But investors smell blood in the water, and several US banks were hurt in early trading. PacWest Bancorp shares fell 41 percent; Shares of Western Alliance Bancorp fell 33 percent; and Bank of America shares fell 4 percent.
Regulators drew up a plan on Sunday to support depositors with money in SVB to help stem fears of a systematic panic that could lead to a raid on other banks this week.
Depositors at SVB and Signature Bank in New York, which closed on Sunday, will have full access to their money starting Monday.
After a massive stock drop last week, Silicon Valley Bank closed its doors on Friday. New York’s Signature Bank also closed on Sunday as financial experts warn of a domino effect
SVB is a technology institution where many startups keep their funds, and Signature is a popular source of funding for cryptocurrency companies.
A raid on SVB followed last week’s 60 percent plunge in shares of the country’s 16th largest bank, which led to the withdrawal of $42 billion in one day on Thursday and the institution’s total collapse on Friday.
Lawmakers and financial experts said over the weekend that SVB’s only hope was for a last-minute buyer to come in on Sunday and save SVB before markets opened on Monday.
The Treasury Department designated SVB and Signature as systematic risks – giving the Department the power to liquidate the institutions to “fully protect all depositors.”
The deposit insurance fund of the Federal Deposit Insurance Corporation (FDIC) will be used to cover funds available to depositors. Many were uninsured because guaranteed deposits did not exceed $250,000.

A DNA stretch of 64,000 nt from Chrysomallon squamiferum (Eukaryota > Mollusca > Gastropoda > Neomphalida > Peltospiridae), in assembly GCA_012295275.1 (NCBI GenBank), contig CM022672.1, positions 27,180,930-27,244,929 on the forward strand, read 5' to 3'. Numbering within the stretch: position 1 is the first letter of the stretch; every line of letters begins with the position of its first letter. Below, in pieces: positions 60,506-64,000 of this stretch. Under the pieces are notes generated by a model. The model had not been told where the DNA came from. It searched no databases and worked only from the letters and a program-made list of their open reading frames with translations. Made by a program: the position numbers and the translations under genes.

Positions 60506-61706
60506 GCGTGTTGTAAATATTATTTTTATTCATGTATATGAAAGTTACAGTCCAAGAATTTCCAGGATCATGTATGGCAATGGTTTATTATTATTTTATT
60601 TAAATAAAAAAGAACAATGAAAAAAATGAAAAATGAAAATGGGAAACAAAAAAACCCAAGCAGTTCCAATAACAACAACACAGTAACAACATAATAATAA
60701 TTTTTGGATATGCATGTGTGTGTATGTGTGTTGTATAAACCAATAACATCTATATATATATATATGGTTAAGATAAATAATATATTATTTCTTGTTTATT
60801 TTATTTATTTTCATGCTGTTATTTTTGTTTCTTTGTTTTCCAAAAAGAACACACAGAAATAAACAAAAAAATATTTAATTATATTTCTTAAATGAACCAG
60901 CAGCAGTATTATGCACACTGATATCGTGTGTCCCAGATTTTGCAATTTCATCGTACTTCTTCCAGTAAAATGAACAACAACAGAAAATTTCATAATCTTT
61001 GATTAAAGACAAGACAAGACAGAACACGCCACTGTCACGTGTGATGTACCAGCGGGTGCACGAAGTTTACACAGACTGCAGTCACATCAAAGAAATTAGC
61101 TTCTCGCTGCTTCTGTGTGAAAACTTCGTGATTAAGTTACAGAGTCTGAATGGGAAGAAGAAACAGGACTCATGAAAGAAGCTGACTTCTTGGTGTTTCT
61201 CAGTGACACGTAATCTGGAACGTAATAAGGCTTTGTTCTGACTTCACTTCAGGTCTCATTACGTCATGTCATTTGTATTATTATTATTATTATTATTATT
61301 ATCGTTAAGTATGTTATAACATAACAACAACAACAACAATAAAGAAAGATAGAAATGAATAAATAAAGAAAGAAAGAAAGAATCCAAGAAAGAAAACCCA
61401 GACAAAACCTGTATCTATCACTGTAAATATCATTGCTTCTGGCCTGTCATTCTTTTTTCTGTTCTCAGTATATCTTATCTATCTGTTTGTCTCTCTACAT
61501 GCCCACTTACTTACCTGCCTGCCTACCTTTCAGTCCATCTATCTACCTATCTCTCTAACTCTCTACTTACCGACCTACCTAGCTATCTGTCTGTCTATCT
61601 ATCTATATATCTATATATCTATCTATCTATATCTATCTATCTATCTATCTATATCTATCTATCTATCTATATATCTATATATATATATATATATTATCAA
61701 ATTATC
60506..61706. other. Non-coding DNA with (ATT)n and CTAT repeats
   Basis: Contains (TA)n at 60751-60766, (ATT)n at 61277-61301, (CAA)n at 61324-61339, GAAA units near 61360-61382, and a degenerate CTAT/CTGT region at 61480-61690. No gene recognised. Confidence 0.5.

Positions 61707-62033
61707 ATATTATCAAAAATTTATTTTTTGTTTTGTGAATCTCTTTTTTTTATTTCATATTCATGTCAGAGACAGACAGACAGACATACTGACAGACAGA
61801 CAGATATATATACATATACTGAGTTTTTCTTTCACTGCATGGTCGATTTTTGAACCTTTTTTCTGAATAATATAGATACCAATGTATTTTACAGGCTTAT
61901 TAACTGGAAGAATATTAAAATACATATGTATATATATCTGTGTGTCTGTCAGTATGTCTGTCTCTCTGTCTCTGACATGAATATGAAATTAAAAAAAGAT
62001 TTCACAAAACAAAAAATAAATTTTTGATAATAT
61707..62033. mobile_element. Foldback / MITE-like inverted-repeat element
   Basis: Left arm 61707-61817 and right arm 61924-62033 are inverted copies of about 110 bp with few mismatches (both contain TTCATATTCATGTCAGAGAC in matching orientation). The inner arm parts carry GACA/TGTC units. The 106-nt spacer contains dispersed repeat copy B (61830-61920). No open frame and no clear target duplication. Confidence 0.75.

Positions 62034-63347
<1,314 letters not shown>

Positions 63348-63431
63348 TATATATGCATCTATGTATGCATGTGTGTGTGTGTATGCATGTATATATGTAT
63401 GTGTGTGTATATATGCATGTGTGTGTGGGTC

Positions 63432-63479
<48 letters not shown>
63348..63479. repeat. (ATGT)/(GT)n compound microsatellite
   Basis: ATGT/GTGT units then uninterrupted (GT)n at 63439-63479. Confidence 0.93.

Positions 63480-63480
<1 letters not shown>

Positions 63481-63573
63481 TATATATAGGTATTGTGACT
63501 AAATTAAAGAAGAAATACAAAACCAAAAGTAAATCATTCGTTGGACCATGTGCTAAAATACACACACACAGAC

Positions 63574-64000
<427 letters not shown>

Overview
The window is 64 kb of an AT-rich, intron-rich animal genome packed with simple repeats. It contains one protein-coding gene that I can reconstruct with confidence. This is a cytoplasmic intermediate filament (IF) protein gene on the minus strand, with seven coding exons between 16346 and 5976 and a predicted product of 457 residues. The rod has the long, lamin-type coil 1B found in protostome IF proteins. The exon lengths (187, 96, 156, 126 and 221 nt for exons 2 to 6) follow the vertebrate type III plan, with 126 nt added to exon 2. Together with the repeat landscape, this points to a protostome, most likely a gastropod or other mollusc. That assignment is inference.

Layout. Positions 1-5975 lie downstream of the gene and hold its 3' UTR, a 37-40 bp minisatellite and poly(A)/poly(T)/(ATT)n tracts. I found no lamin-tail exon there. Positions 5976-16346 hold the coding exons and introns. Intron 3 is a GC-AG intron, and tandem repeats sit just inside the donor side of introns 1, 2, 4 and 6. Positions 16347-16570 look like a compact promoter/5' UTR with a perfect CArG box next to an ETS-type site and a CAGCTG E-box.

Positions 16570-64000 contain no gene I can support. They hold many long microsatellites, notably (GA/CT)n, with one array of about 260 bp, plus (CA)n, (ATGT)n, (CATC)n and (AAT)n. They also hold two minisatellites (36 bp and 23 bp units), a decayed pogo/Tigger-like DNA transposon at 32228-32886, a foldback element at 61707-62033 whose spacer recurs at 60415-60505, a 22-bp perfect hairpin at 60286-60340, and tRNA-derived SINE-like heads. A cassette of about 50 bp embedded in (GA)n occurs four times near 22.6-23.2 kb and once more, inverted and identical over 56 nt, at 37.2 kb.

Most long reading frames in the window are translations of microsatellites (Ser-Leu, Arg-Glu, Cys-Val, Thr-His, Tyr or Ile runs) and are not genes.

The Federal Reserve is also creating a new emergency bank financing program aimed at protecting institutions hit by market volatility and the ripples caused by SVB’s failure.
Republicans oppose a bailout because they don’t want the burden to fall on American taxpayers — even though the administration doesn’t appear to be considering the move.
“We’re not going to do that again,” Yellen said Sunday on CBS News regarding the potential for a 2008-era bailout. “But we are concerned about depositors and are focused on meeting their needs.”
Florida Gov. Ron DeSantis, who is expected to enter the race for the Republican nomination in 2024, suggested that the collapse was due to a greater distraction of institutions towards the goals of diversity, equity and inclusion.
He often argues that such so-called ESG (environmental, social and corporate governance) efforts go too far.
“This bank, they’re so concerned about DEI and politics and all that stuff, I think it’s really distracted them from their core mission,” he said in an interview with Fox News Sunday Morning Futures.
“We have such a quagmire of federal regulations,” he added, portraying the collapse as a failure of federal regulators. “We have a huge federal bureaucracy, but they never seem to be around when we need them to prevent something like this.”
Former South Carolina governor and United Nations ambassador Nikki Haley, who is running for the GOP presidency, was among the first of the fledgling Republicans to call for taxpayers not to be affected by SVB’s failure.
“There is no way taxpayers should be bailing out a Silicon Valley bank,” she said in a statement. “Private investors can buy the bank and its assets. American taxpayers are under no obligation to step in. The era of massive government and corporate bailouts must end.”
The other 2024 GOP presidential candidate, Vivek Ramaswamy, a multi-millionaire biotech founder and investor, also opposed the bailout.
“Silicon Valley Bank made some exceptionally bad management decisions,” he said in an interview with CNN on Sunday. “I don’t think we should be rewarding such bad behavior, such bad mismanagement.”
Republican Representative Nancy Mays said Sunday on CNN that she would not support the bailout: “We cannot continue to bail out private companies because their actions will have no consequences. People who make mistakes or break the law should be held accountable in this country.”